Andrew Maxwell's Hallowe'en Hoolie

Episodes

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20141031 (BBC7)
20161029 (BBC7)
Comedian Andrew Maxwell sets out to show that the feast has its origins in these islands.

The Irish comedian Andrew Maxwell loves Hallowe'en. That's why he's determined to reclaim it from the Americans. Forget pumpkins, fake fangs and plastic paraphernalia, the origins of Hallowe'en lie in the Celtic feast of Samhain.

Andrew hears from Professor Ronald Hutton about the ancient roots of this celebration which marked the threshold between summer and winter. He quizzes the folklorists Steve Roud and Doc Rowe about the British customs that have grown into trick or treating and fancy dress.

One of America's leading historians of Hallowe'en, Lesley Bannatyne, traces the transformation of traditions as they crossed the Atlantic from Ireland to the New World, and describes how 21st Century Americans have taken Hallowe'en 'haunting' to a whole new level.

The storyteller Clare Murphy frightens the wits out of Andrew with her eerie account of a faerie changeling, and the psychologist Claudia Hammond explains the science behind why so many of us love scary stories.

Along the way Andrew tucks into curiously hard 'soul cakes', seeks to predict his guests' fortunes with charms hidden inside barmbrack, and indulges in a spot of spectre-hunting in a London pub said to be haunted by Dick Turpin.

Prepare to be spooked by otherworldly BBC radio archives, including The League of Gentlemen's Ghost Chase.

Producer: Moy McGowan.

Made for BBC Radio 4 Extra and first broadcast in 2014.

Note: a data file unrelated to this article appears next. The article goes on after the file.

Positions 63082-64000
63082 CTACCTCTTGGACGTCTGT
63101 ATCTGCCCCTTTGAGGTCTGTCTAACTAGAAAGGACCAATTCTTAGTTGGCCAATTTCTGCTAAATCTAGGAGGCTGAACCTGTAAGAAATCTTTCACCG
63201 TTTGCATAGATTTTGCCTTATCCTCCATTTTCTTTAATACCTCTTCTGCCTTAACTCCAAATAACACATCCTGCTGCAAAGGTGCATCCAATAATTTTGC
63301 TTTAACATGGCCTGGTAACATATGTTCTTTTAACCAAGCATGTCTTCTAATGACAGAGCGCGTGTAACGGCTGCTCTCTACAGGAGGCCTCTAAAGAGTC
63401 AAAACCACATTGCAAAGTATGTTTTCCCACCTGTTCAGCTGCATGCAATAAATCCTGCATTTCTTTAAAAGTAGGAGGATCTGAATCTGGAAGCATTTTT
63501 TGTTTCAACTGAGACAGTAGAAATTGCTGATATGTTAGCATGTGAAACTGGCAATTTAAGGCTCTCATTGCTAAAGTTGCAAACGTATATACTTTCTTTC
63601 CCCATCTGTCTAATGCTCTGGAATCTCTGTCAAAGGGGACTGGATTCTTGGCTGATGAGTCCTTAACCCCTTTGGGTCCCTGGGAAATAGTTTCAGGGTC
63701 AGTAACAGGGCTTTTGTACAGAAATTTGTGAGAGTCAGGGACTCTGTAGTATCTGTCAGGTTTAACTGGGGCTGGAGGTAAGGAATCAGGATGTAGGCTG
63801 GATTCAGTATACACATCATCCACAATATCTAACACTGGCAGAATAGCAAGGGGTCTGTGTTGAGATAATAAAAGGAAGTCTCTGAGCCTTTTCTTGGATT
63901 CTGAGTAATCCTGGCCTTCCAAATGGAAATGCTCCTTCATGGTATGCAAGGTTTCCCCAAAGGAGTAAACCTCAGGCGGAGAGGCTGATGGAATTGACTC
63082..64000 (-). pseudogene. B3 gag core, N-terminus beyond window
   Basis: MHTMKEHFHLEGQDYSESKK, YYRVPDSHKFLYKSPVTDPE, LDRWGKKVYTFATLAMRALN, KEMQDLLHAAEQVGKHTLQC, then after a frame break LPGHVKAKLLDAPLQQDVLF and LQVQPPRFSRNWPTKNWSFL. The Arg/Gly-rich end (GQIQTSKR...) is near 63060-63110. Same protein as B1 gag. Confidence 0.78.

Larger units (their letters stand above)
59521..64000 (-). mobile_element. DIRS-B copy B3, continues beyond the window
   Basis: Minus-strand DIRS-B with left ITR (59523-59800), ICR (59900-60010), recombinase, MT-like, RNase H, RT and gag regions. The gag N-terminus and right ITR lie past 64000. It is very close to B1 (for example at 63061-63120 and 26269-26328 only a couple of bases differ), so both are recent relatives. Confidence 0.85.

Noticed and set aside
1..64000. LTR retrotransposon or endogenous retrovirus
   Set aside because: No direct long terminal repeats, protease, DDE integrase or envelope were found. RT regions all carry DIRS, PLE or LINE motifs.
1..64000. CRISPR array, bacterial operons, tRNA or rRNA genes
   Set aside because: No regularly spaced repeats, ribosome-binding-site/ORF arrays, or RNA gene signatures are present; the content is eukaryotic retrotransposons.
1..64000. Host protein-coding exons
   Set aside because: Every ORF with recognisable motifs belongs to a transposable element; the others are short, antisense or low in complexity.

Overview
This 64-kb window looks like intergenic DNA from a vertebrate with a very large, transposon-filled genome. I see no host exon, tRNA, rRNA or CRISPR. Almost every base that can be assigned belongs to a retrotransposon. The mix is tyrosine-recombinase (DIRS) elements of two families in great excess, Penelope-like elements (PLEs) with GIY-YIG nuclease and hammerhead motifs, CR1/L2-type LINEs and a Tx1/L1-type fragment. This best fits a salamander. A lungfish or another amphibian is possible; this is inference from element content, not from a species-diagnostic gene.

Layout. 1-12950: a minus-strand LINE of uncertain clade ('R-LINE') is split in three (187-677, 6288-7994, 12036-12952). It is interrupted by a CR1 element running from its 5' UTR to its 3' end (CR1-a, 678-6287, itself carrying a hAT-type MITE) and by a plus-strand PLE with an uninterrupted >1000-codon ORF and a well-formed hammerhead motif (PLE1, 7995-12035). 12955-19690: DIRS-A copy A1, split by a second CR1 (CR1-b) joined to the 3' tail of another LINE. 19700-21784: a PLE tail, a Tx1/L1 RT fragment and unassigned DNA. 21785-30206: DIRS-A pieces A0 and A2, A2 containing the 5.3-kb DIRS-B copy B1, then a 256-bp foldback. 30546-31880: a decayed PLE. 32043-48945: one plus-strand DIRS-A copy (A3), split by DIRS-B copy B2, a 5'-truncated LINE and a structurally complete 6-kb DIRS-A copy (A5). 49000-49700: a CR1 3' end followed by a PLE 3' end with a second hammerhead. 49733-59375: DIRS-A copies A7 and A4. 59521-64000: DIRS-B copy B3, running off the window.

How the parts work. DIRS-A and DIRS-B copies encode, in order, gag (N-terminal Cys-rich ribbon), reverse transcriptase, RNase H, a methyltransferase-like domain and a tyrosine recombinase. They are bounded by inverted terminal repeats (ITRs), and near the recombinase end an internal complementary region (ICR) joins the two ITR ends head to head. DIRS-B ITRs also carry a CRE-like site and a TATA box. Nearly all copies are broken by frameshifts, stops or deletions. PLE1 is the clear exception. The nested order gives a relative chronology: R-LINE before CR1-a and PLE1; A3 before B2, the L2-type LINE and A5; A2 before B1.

The Irish comedian Andrew Maxwell loves Hallowe'en. That's why he's determined to reclaim it from the Americans. Forget pumpkins and plastic fangs, the origins of Halloween lie in the Celtic feast of Samhain, don't they? Well, as he discovers, the answer isn't clear cut!

Andrew's investigation involves historians, folklorists, a psychologist, a storyteller, curiously hard cakes, ghoulish root vegetables and the ghost of Dick Turpin.

Prepare to be spooked by otherworldly tales along the way.

Produced by Moy McGowan.

20141031 (BBC7)The Irish comedian Andrew Maxwell loves Hallowe'en. That's why he's determined to reclaim it from the Americans. Forget pumpkins and plastic fangs, the origins of Halloween lie in the Celtic feast of Samhain, don't they? Well, as he discovers, the answer isn't clear cut!

Andrew's investigation involves historians, folklorists, a psychologist, a storyteller, curiously hard cakes, ghoulish root vegetables and the ghost of Dick Turpin.

Prepare to be spooked by otherworldly tales along the way.

Produced by Moy McGowan.

2014103120161029 (BBC7)
20201031 (BBC7)
The Irish comedian Andrew Maxwell loves Hallowe'en. That's why he's determined to reclaim it from the Americans. Forget pumpkins, fake fangs and plastic paraphernalia, the origins of Hallowe'en lie in the Celtic feast of Samhain.

Andrew hears from Professor Ronald Hutton about the ancient roots of this celebration which marked the threshold between summer and winter. He quizzes the folklorists Steve Roud and Doc Rowe about the British customs that have grown into trick or treating and fancy dress. One of America's leading historians of Hallowe'en, Lesley Bannatyne, traces the transformation of traditions as they crossed the Atlantic from Ireland to the New World, and describes how 21st Century Americans have taken Hallowe'en 'haunting' to a whole new level. The storyteller Clare Murphy frightens the wits out of Andrew with her eerie account of a faerie changeling, and the psychologist Claudia Hammond explains the science behind why so many of us love scary stories. Along the way Andrew tucks into curiously hard 'soul cakes', seeks to predict his guests' fortunes with charms hidden inside barmbrack, and indulges in a spot of spectre-hunting in a London pub said to be haunted by Dick Turpin.

Prepare to be spooked by otherworldly radio archives, including The League of Gentlemen's Ghost Chase.

Produced by Moy McGowan.

The Irish comedian Andrew Maxwell sets out to reclaim Hallowe'en from the Americans.

Comedian Andrew Maxwell sets out to show that the feast has its origins in these islands.